This consideration is increasingly important as distribution platforms and channels multiply. As Heather Chaplin, founding director of the Journalism and Design program at The New School, outlines in an article in the Columbia Journalism Review, it is a delicate task for the media to cater to the changing expectations of audiences.

Managing multiple roles

The duality of the entrepreneurial and journalistic roles can be overwhelming for those creating and managing newsletters. It can even impact their output and personal wellbeing. There is already related research highlighting the increasing number of journalists suffering from stress and poor health.

Recognising the weight of this additional role is important because, as highlighted by Professor C W Anderson, Assistant Professor of Media Culture at the College of Staten Island, it is reinforced by the context of the economic crisis and the crisis of legitimacy in the journalism sector.  And it should also be noted that this requirement to adopt an entrepreneurial mindset is not exclusively a challenge for freelance journalists. It is also a concern for newsroom staff who are being asked to change how they work.

Certainly, it is easy to imagine how the tension created by multiple and sometimes conflicting roles is amplified when a media outlet is run by a single person – as is the case for many journalistic newsletters. However, a smaller, self-managed structure also has the advantage of flexibility, which can make the dual role of journalist/entrepreneur more bearable.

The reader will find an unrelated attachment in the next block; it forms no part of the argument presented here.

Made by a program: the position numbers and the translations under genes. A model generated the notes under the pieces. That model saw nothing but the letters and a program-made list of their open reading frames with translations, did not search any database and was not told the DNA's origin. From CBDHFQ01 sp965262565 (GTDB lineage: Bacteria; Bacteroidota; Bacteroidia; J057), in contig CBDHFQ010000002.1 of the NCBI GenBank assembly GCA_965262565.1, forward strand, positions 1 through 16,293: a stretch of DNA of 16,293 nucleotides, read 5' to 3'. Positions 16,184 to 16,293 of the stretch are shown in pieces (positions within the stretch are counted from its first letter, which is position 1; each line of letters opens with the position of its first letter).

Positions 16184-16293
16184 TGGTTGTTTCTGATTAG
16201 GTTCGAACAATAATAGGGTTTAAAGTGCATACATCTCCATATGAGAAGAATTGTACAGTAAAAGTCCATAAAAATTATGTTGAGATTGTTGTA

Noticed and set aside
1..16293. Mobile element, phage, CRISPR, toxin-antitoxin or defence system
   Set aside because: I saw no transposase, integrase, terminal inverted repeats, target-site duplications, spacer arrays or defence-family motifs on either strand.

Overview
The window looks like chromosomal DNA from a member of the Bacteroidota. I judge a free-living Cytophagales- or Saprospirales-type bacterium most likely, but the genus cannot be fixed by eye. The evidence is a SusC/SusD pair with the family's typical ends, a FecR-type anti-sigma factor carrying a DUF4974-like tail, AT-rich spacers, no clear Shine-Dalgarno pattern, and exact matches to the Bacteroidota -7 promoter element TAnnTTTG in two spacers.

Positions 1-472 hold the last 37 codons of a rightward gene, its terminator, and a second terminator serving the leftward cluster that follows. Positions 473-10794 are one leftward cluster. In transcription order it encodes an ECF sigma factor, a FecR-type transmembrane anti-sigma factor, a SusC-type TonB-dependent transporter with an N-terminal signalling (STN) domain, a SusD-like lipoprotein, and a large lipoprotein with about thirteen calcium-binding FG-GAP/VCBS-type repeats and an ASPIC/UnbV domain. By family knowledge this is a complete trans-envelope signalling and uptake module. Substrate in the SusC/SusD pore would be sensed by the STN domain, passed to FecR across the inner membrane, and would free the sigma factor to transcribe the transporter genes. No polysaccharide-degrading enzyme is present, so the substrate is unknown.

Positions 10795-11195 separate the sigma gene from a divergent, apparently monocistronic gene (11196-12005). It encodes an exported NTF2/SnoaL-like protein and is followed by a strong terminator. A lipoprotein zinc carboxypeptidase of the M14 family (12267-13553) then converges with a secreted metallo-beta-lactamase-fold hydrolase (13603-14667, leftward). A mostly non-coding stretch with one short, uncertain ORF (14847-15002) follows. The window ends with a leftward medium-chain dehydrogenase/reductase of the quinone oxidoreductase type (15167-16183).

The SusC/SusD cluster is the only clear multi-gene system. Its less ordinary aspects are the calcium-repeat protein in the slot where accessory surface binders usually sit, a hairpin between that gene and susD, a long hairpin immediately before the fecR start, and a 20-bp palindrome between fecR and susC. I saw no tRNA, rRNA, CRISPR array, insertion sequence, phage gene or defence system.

Therefore, this tension around roles does not mean that it is advisable to completely abandon the entrepreneurial perspective in favour of a focus on editorial requirements. On the contrary, the ideal seems to be a sustainable combination of the two.

A good example is the approach taken by Médiapart, an independent French online investigative journal. Their solution is to separate the functions and roles of each person in a very distinct way. Of the company’s 120 permanent employees, more than half work in operational departments such as PR and communication. Meanwhile, journalists can fully focus on their tasks.

A strong journalistic potential

Indeed, the newsletter has the potential to be a strong engagement tool, delivering high-value journalism content. This potential may legitimise and justify, in a sense, its growing popularity. However, as we have discussed, writing for a newsletter can have a marked impact on a journalist’s wellbeing and work.

The ‘double role’ of journalist and entrepreneur means not only being confronted with the sometimes-contradicting demands from the fields of entrepreneurial journalism, design, and marketing, but also having to make use of specialised knowledge and skills. These demands can be challenging in terms of resources (time, finances, training, etc.), but also more broadly in terms of identity and how journalists see their professional role.

To address these challenges, it seems wise to work with a team and/or to clearly separate roles to facilitate a consultative approach to decision making. Even if it means becoming a company in its own right and employing several people – the approach taken by Brief.me, which markets itself as a mini-newspaper that explains the news.

However, it seems that this model is currently the exception rather than the rule, with a large proportion of newsletters being written and produced by freelancers who are struggling to earn a significant income from their venture.

A version of this article was first published on the French EJO site

 

Opinions expressed on this website are those of the authors alone and do not necessarily reflect or represent the views, policies or positions of the EJO or the organisations with which they are affiliated.

If you liked this story, you may also be interested in: Advancing journalism education through cross-border collaboration